Free Essay with a Rhetorical Analysis of Malcolm X, Message to the Grassroots Speech

Published: 2022-09-05
Free Essay with a Rhetorical Analysis of Malcolm X, Message to the Grassroots Speech
Essay type:  Rhetorical analysis essays
Categories:  Literature Analysis
Pages: 4
Wordcount: 868 words
8 min read

Malcolm X is amongst the historical activists and outspoken characters that have delivered a significant challenge to the mainstream in the strive to defend his culture against the white aggression. In Malcolm X's speech "message to the grassroots," he delivered it in Detroit in a Christian church addressing an audience of African Americans. Within the speech, Malcolm X outlines a revolution and compares a black revolution with a negro revolution as his purpose is based on persuading the African American audience to be peaceful unify against the people benefiting from the white supremacy. However, this paper delivers a rhetoric analysis of the speech and outlines on the specific directions of the expression along with the message conveyed.

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In the speech, "message to the grassroots" Malcolm X uses different rhetoric devices to ensure that the audience understands his message along with other purposes such as a realizing his mission. The rhetoric devices include the use of appeals (ethos, pathos, and logos), parallelism, anaphora, metaphor and also imagery. At the beginning of his speech, Malcolm X commence by pointing out that both Americans and Black Americans have a serious problem that needs immediate attention, later ion, he describes what should be done to ensure the resolution of the problem. As he progresses with his speech, he defines the revolution and differentiates the "Black Revolution" from a "Negro Revolution." Through the beginning section of his speech, the appeal of ethos is evident. As ethos are a personal character of an individual, Malcolm X shows the appeal of ethos as he says "We believe good men more fully and readily than other... (Malcolm, 1963). " which helps build the credibility he needs through revealing to the audience that they have come together as a result of a common goal. Ethos is used to imply and show that all the speakers, as well as the audience (African Americans), are in harmony with the issue of America's problem. A significant example is a statement, "we all agree tonight, all of the speakers have agreed, that America has a severe problem. Not only does America have a severe problem, but our people have a severe problem. America's problem is us. We're her problem" (Malcolm, 1963).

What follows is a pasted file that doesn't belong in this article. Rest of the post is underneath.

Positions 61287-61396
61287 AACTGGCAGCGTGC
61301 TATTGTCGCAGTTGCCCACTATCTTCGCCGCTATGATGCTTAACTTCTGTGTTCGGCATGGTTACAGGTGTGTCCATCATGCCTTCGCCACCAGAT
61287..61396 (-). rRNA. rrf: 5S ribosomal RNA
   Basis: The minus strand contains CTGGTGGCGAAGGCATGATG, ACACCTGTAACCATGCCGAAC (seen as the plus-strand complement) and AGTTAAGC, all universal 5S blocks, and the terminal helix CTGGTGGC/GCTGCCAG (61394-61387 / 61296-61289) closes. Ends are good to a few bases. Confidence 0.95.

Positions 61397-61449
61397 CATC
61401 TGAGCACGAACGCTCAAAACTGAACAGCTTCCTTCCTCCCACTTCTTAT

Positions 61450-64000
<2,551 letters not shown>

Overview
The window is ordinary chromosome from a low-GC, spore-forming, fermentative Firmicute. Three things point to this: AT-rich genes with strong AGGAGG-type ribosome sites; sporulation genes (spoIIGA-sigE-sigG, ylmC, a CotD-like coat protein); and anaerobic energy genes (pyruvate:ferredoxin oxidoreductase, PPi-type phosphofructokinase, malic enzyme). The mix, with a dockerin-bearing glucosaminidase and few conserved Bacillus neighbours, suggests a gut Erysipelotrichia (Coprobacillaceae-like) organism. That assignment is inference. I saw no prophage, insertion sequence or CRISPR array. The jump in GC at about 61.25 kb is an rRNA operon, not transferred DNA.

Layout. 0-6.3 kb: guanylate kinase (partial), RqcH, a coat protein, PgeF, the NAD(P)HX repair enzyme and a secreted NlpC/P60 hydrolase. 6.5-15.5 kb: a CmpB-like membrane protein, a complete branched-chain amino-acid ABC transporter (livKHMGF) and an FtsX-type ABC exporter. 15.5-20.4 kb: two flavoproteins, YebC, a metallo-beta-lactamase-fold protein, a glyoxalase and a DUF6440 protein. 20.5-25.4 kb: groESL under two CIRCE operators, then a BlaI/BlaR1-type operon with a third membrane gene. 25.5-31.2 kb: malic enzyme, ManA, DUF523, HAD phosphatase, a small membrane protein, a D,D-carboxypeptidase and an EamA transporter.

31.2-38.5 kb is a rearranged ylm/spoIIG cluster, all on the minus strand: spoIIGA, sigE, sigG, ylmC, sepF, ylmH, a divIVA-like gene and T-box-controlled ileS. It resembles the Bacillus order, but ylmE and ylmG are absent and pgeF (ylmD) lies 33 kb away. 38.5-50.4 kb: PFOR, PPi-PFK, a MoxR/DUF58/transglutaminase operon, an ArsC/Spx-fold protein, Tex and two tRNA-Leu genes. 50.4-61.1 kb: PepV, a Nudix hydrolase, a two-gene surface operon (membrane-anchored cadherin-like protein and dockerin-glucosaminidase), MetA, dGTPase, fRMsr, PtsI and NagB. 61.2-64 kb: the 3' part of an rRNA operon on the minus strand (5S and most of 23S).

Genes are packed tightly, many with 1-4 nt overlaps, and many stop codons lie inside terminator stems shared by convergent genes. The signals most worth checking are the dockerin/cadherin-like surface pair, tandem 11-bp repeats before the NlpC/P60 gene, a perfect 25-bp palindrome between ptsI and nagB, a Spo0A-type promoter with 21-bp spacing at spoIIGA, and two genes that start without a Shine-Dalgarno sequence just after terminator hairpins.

Additionally, Malcolm X also uses logos and pathos. Logos deliver logic behind arguments and try to persuade an audience using logical arguments in rhetoric manner. Within the speech, Malcolm uses logos to ensure that the audience realizes that as they are non-violent, they are asked to turn violent for America, yet on the other hand cannot be violent against America when it is also violent on them. In the use of Logos, it is evident within the speech as Malcolm X quotes, "If violence is wrong in America, violence is wrong abroad. If it is wrong to be violent defending our people, then it is wrong for America to make us violent in defense of her" (Malcolm, 1963).

Similarly, there is the use of pathos by Malcolm X as he flatters his audience. Pathos appeals to evoking an individual's feeling and stirring emotions regarding feelings already residing in them. In the speech, pathos is used to infuse statements and questions to persuade the audience into listening and arouse emotions, as well as point out a discrepancy regarding an argument for non-violence when America treats them with violence whenever they feel provoked and threatened. The specific part in the speech where pathos is used includes a section where Malcolm X talks of how his people are bleeding for the white people and are not willing to bleed for their own and compares the feelings to events in Alabama and Mississippi. Also, the differentiation of the "Black" with a "negro" Revolution is a section that implies on the use of pathos as the first section of his speech sets various emotional phrases that evoke feelings. These phrases include the use of words like, "common enemy" "You catch hell" along with other statements evoking feelings of oppression and suffering imposed by the white people.

Moreover, while the speech uses rhetorical devices (such as ethos, pathos, and logos) in a significant section of the statement, there is also the use of other literary devices. They include the use of imagery, metaphor, anaphora, and also parallelism. In the use of parallelism in the speech "message to the grassroots," Malcolm X uses it between an example pertaining the three revolutionary conflicts to ensure adequate insulation of his arguments for violence by revolution. Similarly, Imagery is used to imply on the fear of the white race after their blacks acquire the equity and freedom they want.

To sum everything up, "Message to Grassroots" is a speech assuming the use of important rhetorical devices that are filled with empowering words along with other literary devices meant to oversee the delivery of the entire message. The use of metaphors is of great significance in the speech by Malcolm X. metaphors show the direct link and connection to Africa by helping the audience understand how the African Americans came to the United States. It is evident through the speech as quotes (such as; "you came here on a slave ship..." and "Mayflower") are used.

Works Cited

Malcolm, X. "Message to the grassroots." (1963): 78.

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